55. Some series are separated by a single blue sheet. The endleaves (two folios of white paper, at front and back of the volume) have a crossbow in circle watermark (48 x 45 mm, ||| 61 mm) of the type documented by David Woodward, Catalogue of watermarks in Italian printed maps, ca 1540-1600 (Florence 1996), nos. 205-209, in Italian maps of the late 1550s [image, link]. They seem to have been part of the original sewn bookblock [image of structure, link].

56. Album folio 128 (upper): Roman alphabet in a cartouche (The Illustrated Bartsch, Vol. 31, Italian Artists of the Sixteenth Century, New York 1986, p.334 no. 33); f. 128 (lower): Narcissus gazing at his reflection (TIB 31, p.353 no. 12); f. 129 (upper): Putto leaning on a skull, lettered eccl. xliiii. memor esto quonia mors non tardat; and: sapien. vii unus ergo introitus omnibus ad vitam et similis exitus (TIB, 31, p.351 no. 10); f. 129 (lower): Woman looking in a hand-mirror, lettered quod vides non diu (TIB, 31, p.352, no. 11). All four prints are attributed to the printmaker George Reverdy by Estelle Leutrat, Les débuts de la gravure sur cuivre en France: Lyon, 1520-1565 (Geneva 2007), respectively nos. GR51, GR41, GR40, GR39. Reverdy worked in Lyon between 1529 and 1564/1565 and Leutrat supposes that his matrices were sold posthumously to Lafreri (pp.117-118).

Engraving signed “Ant. S.S.” (135 x 85 mm). Miller, op. cit. 1999, p.781, reports that it is “inlaid into a blank cream page”.

58. Capitals of five Corinthian columns; bases of five Corinthian columns; a cornice with historiated frieze, with trophy suspended at right, respectively A.M. Hind, Early Italian engraving: a critical catalogue (London 1948), V, p.286 nos. 23-25. Cf. Michael J. Waters, “A Renaissance without Order: Ornament, single-sheet engravings, and the mutability of architectural prints” in Journal of the Society of Architectural Historians 71 (2012), pp.488-523 (pp.494, 521), reproducing as Fig. 5 the first of these sheets (Hind 23). Miller, op. cit. 2019, p.781: “These unnumbered additions are glued rather than sewn into the binding, and are both smaller in size and have different treatments to the edge of the page (red or orpiment colouring, as opposed to gilding) indicating they had previously formed part of other volumes.”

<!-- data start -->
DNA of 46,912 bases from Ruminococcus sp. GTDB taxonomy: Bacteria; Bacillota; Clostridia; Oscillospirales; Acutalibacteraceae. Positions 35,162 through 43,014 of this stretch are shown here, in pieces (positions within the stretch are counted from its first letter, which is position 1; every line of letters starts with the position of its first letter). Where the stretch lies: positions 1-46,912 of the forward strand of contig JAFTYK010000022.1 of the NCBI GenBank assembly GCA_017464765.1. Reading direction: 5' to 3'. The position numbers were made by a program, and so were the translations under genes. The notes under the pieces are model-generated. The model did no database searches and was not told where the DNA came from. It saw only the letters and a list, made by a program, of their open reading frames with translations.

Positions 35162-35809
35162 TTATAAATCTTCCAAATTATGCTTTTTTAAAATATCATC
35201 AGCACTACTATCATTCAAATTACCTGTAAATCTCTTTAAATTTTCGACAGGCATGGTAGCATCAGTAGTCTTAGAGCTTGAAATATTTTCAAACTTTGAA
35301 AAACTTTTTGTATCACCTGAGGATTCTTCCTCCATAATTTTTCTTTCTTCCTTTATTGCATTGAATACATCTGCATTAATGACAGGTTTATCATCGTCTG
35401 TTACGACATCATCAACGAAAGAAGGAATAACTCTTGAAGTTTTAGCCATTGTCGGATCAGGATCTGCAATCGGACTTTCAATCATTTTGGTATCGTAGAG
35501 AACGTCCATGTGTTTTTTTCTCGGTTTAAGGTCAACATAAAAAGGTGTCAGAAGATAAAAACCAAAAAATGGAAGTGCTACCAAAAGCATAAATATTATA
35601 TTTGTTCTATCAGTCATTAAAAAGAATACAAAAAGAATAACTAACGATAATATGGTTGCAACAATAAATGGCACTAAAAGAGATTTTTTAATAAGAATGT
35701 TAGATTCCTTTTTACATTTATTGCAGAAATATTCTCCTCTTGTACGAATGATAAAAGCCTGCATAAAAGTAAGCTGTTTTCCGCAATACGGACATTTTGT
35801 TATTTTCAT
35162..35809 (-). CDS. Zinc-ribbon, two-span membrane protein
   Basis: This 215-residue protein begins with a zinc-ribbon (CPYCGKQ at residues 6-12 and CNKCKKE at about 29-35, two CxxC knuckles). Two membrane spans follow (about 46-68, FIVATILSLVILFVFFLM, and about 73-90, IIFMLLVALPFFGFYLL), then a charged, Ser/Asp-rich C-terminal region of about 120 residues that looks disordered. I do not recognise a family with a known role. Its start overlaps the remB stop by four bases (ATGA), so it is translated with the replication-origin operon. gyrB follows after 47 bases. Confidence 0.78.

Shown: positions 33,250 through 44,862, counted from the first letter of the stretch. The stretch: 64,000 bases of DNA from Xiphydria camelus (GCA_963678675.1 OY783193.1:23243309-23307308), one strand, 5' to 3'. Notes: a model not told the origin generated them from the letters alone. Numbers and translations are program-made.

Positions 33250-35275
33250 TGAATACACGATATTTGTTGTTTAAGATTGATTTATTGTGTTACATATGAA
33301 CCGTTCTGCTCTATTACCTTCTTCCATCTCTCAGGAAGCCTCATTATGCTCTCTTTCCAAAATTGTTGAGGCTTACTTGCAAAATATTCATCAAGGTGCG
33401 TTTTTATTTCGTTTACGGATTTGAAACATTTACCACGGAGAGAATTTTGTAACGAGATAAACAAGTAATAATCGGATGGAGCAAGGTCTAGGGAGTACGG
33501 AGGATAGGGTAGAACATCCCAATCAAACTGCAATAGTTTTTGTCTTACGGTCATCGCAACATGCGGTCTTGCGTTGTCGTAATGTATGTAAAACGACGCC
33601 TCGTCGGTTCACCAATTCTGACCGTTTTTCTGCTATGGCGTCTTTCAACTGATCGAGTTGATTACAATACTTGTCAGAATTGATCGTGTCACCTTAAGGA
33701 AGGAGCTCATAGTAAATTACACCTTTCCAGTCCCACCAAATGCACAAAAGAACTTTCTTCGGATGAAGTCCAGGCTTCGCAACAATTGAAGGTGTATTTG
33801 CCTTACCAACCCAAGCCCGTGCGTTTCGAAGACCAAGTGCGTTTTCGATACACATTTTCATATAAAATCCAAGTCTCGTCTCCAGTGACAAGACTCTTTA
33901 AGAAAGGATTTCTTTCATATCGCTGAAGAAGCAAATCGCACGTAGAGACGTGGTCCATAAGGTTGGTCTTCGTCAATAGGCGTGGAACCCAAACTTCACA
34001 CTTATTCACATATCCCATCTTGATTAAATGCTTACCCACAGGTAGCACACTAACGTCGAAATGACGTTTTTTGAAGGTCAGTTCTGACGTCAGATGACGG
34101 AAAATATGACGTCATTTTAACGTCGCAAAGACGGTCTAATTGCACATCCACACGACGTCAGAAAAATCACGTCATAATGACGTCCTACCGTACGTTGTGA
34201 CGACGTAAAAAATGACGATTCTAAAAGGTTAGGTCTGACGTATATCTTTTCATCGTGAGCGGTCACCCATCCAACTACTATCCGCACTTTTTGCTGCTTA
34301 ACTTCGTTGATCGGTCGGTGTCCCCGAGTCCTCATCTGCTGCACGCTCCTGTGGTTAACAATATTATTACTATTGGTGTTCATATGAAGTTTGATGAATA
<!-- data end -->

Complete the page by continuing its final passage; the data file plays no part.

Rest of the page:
59. Fifteen unsigned studies of capitals, lettered “Capiteli Corinthii,” “Thuscano,” “Dorico,” “Ionico” (117 x 170 mm). J.D. Passavant, Le Peintre-graveur (Leipzig 1864), VI, p.101 no. 88 [link]. Cf. Waters, op. cit., p.521 and Fig. 19 (impression in first state, before erasure of initials BM; attribution to the Master of the Die rejected).

60. Absence of these plates is weak evidence for positioning them in the sequence of “issues”; they might have been purposefully excluded, because the purchaser considered them (rightly) as irrelevant to Vignola’s exegesis of the five Orders.

61. There are 30 prints in this series in the Victoria & Albert Museum copy; see Miller, op. cit. 1999, pp.184-193 no. 55a (absent in the Pázmány–Vershbow–Brooker album are Miller pls. 17-18, two matrices imposed on the same sheet). Another impression of the print hors série is New York, Metropolitan Museum of Art, Accession Number: 41.72(2.26) [link].

62. There are seventeen continuously numbered prints on twelve sheets in the Victoria & Albert Museum copy; see Miller, op. cit. 1999, pp.53-57 no. 9b (absent in the Pázmány–Vershbow–Brooker album are Miller’s 9b pl. I; pl. II upper and pl. II lower; pl. IV upper and pl. IV lower; pl. VII).